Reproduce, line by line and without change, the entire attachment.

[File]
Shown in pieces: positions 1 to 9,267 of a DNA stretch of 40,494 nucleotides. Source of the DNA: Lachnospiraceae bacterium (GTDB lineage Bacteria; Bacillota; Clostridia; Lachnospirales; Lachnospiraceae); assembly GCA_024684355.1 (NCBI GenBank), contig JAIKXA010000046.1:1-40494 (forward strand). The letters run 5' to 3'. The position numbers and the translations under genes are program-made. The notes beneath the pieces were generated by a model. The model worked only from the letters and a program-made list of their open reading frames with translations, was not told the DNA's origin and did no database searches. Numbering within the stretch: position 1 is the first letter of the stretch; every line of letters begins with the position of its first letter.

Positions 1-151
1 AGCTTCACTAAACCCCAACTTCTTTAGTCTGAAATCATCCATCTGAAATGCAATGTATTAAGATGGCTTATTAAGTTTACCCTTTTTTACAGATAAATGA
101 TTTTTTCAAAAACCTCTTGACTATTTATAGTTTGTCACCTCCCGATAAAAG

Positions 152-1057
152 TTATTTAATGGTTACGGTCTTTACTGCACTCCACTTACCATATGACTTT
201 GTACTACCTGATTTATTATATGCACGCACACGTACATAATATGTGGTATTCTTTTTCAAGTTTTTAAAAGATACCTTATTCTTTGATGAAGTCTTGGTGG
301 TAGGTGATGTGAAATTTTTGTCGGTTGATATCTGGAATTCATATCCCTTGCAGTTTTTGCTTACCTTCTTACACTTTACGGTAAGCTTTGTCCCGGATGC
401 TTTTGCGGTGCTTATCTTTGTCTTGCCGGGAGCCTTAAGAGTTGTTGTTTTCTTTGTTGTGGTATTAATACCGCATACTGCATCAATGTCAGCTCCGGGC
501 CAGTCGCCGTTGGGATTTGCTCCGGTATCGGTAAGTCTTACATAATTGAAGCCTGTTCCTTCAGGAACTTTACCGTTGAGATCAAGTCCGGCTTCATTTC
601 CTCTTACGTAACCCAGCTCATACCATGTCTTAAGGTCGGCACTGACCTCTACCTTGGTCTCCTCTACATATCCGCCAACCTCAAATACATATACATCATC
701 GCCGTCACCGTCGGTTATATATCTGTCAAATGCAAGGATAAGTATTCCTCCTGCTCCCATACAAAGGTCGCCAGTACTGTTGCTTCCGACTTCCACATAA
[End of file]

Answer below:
Shown in pieces: positions 1 to 9,267 of a DNA stretch of 40,494 nucleotides. Source of the DNA: Lachnospiraceae bacterium (GTDB lineage Bacteria; Bacillota; Clostridia; Lachnospirales; Lachnospiraceae); assembly GCA_024684355.1 (NCBI GenBank), contig JAIKXA010000046.1:1-40494 (forward strand). The letters run 5' to 3'. The position numbers and the translations under genes are program-made. The notes beneath the pieces were generated by a model. The model worked only from the letters and a program-made list of their open reading frames with translations, was not told the DNA's origin and did no database searches. Numbering within the stretch: position 1 is the first letter of the stretch; every line of letters begins with the position of its first letter.

Positions 1-151
1 AGCTTCACTAAACCCCAACTTCTTTAGTCTGAAATCATCCATCTGAAATGCAATGTATTAAGATGGCTTATTAAGTTTACCCTTTTTTACAGATAAATGA
101 TTTTTTCAAAAACCTCTTGACTATTTATAGTTTGTCACCTCCCGATAAAAG

Positions 152-1057
152 TTATTTAATGGTTACGGTCTTTACTGCACTCCACTTACCATATGACTTT
201 GTACTACCTGATTTATTATATGCACGCACACGTACATAATATGTGGTATTCTTTTTCAAGTTTTTAAAAGATACCTTATTCTTTGATGAAGTCTTGGTGG
301 TAGGTGATGTGAAATTTTTGTCGGTTGATATCTGGAATTCATATCCCTTGCAGTTTTTGCTTACCTTCTTACACTTTACGGTAAGCTTTGTCCCGGATGC
401 TTTTGCGGTGCTTATCTTTGTCTTGCCGGGAGCCTTAAGAGTTGTTGTTTTCTTTGTTGTGGTATTAATACCGCATACTGCATCAATGTCAGCTCCGGGC
501 CAGTCGCCGTTGGGATTTGCTCCGGTATCGGTAAGTCTTACATAATTGAAGCCTGTTCCTTCAGGAACTTTACCGTTGAGATCAAGTCCGGCTTCATTTC
601 CTCTTACGTAACCCAGCTCATACCATGTCTTAAGGTCGGCACTGACCTCTACCTTGGTCTCCTCTACATATCCGCCAACCTCAAATACATATACATCATC
701 GCCGTCACCGTCGGTTATATATCTGTCAAATGCAAGGATAAGTATTCCTCCTGCTCCCATACAAAGGTCGCCAGTACTGTTGCTTCCGACTTCCACATAA